Black Women Are Dying During Childbirth And No One Seems To Care

Maia Niguel Hoskin, Ph.D.
ZORA
Published in
4 min readJun 24, 2022

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After a grueling six-day hospital stay while seven months pregnant, I was forced to grapple with how scary is to be a Black pregnant woman.

No, it’s not Black Maternal Health Week, but earlier this month, I was reminded of the grim statistics that Black women face when it comes to maternal mortality and how frightening it can be for pregnant Black women. At seven months pregnant, I was admitted to the hospital for over a week after experiencing high blood pressure, which may have triggered several small decelerations in our unborn daughter’s heart rate. Thankfully, after six days of close observation in the hospital, both my blood pressure and our daughter’s heart rate were stable enough for me to return home. But sadly, many Black women do not share that same fate, and often it is the result of racism, not race.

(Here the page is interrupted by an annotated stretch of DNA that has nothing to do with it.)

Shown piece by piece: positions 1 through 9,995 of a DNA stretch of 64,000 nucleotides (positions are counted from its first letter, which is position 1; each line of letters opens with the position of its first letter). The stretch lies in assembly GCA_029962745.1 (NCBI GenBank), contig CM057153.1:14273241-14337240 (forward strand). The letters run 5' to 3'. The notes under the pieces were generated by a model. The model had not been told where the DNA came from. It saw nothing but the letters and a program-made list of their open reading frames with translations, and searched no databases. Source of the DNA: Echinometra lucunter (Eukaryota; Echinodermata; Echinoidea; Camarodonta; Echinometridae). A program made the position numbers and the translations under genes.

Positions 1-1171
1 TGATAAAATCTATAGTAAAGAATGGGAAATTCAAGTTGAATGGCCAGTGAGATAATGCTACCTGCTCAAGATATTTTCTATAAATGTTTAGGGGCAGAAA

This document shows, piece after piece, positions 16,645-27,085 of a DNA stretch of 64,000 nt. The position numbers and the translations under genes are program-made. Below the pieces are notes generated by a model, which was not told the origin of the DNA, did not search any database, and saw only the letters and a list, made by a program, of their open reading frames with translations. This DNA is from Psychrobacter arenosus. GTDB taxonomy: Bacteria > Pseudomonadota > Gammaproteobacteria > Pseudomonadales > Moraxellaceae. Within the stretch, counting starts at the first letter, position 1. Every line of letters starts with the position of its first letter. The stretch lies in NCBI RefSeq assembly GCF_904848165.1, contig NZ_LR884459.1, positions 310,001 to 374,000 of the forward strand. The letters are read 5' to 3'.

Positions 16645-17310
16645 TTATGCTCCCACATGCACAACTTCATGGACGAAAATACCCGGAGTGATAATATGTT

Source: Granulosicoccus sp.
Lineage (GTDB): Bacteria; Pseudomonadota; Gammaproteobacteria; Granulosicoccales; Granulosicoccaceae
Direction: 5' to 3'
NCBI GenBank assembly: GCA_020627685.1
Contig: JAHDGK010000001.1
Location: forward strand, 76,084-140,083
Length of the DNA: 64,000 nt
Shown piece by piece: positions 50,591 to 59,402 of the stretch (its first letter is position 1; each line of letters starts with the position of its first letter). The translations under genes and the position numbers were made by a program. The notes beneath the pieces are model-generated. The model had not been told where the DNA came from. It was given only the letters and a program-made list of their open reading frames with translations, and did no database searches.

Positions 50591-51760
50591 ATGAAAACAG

Last Wednesday, a monthly prenatal visit turned into a six-day, anxiety-producing, grueling, and uncomfortable stay at the hospital. My OBGYN immediately directed me to labor and delivery for further observation after two concerning high blood pressure readings and detecting protein in my urine, both of which are typical symptoms associated with pre-eclampsia. This sometimes fatal condition can occur during pregnancy and disproportionately affects Black women. Over the six days that I was in the hospital, the severity of my health deescalated from possibly needing an emergency c-section to being deemed stable enough for release. But that determination was not made without much thought and consideration.

Thankfully, I was surrounded by a supportive, highly capable, experienced medical team who were overly cautious and cared about the health and safety of myself and my daughter. I was also fortunate to be surrounded by a diverse medical team who truly understood the unique risks that expecting Black women face. Overall, maternal mortality rates in the U.S. are concerning. Each year in the United States, about 700 women die during pregnancy or during the year after delivery. Each year, another 50,000 women have unexpected labor and delivery outcomes with serious short- or long-term health consequences. Even more disheartening, two in three pregnancy-related deaths are preventable.

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Maia Niguel Hoskin, Ph.D.
ZORA
Editor for

@zora Guest Editor, Professor, Forbes Contributor, Race Scholar, Activist, Therapist, Keynote Speaker, Consultant, Wife, Mother, & Addict of Ice Cream &Cheese.